Friction

Friction between surface and bottom of shoes and friction between foot and inside of shoe

Friction between the surface and bottom of the shoes is important if the runner wants to go anywhere.

For surfaces pertaining to sidewalks, roads, and rocky areas the bottom of running shoes should be flat as there would
be enough friction between the shoe and ground for slipping not to occur. Slipping results in thermal energy instead of
going towards movement as the following equation implies:

W = F*d*cosθ            where W is work

F is the force

θ is the angle between F and d

The bottom of the shoe is also flat because the surface area contact is larger.

For surfaces pertaining to grass, dirt, or gritty areas the use of spikes on the bottom of the running shoe may be preferred as the spikes not only allow more area for friction to occur but it mostly allows for the runner to push off the ground without slipping easily due to the normal forces between the ground and the spikes.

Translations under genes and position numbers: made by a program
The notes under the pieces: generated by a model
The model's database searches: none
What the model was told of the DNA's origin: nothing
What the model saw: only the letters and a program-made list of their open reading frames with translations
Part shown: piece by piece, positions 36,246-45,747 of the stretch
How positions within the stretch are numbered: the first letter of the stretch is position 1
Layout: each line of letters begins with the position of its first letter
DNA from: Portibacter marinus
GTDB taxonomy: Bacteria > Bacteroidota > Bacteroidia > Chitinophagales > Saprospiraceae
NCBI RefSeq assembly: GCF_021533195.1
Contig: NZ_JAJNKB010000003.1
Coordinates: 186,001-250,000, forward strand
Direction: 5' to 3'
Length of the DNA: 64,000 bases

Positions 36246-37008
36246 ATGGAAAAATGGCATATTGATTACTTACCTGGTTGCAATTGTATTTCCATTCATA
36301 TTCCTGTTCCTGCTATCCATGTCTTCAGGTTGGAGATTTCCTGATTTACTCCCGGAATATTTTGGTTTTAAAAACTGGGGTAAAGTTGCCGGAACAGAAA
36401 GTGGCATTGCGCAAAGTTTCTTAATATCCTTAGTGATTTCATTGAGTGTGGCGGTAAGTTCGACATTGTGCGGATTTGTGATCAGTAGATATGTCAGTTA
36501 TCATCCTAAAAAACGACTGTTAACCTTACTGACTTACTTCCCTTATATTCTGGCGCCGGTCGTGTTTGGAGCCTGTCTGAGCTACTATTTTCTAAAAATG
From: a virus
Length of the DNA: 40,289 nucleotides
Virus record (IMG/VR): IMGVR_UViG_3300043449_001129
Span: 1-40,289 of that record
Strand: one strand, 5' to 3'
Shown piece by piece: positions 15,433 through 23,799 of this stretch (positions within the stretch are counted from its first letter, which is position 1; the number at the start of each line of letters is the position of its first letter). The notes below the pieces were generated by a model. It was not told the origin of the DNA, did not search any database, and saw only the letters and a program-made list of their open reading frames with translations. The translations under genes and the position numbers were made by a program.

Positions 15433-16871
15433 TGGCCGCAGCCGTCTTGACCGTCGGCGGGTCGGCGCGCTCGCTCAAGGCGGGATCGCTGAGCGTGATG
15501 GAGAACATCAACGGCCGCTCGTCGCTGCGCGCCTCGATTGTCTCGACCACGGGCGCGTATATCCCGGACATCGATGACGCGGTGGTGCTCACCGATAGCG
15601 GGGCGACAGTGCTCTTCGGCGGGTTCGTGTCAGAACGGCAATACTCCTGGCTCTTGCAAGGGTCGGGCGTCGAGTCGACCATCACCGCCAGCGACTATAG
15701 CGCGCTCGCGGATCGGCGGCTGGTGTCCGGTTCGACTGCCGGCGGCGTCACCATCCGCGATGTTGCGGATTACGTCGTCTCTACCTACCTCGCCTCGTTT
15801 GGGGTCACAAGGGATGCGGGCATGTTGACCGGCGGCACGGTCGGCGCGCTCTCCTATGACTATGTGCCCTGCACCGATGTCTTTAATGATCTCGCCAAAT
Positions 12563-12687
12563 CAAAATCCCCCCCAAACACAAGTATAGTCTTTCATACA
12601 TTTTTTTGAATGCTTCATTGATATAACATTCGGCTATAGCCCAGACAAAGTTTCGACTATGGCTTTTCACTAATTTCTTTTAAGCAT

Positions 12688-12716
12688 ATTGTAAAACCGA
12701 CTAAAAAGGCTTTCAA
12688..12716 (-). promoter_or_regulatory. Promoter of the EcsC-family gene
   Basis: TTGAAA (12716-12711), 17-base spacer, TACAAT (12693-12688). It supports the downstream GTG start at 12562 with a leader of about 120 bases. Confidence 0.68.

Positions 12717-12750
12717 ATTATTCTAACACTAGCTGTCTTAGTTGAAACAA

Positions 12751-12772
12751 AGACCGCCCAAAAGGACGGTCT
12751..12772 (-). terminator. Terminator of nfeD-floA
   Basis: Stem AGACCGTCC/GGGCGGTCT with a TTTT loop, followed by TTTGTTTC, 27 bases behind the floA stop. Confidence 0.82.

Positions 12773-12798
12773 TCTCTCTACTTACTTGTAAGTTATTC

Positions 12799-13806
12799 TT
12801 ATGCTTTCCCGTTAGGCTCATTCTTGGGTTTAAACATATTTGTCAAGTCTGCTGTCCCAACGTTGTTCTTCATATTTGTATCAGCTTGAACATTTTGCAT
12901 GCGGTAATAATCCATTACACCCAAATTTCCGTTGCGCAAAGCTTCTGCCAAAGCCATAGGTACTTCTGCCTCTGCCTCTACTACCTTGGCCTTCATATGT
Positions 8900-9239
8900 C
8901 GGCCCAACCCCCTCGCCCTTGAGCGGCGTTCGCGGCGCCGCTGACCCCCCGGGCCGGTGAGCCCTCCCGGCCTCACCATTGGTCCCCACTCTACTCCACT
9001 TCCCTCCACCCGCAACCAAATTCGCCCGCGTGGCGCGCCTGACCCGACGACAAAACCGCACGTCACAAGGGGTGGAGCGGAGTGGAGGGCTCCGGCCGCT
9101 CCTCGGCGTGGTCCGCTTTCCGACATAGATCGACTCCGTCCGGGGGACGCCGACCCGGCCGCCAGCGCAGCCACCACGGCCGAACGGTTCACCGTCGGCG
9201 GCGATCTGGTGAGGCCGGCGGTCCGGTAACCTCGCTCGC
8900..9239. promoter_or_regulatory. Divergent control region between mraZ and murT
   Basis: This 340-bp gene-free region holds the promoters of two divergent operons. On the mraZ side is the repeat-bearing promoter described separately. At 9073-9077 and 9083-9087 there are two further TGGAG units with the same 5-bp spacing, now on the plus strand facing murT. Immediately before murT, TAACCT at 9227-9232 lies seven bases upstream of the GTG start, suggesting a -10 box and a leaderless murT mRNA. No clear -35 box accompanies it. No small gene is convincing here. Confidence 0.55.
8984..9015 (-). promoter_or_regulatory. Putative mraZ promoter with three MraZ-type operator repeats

Friction between the runner’s foot and the inside of their shoe is also important.

The runner’s foot is surrounded by normal forces from the heel counter to the collar to the top of the shoe which is kept in place with laces. All these provide a static coefficient enough to keep the foot in place so it doesn’t slip and result in transfer of energy from moving to thermal energy.

http://shoes180.com/uploaded_images/Buy-Running-Shoes-763078.jpg, 21 Apr. 2009.

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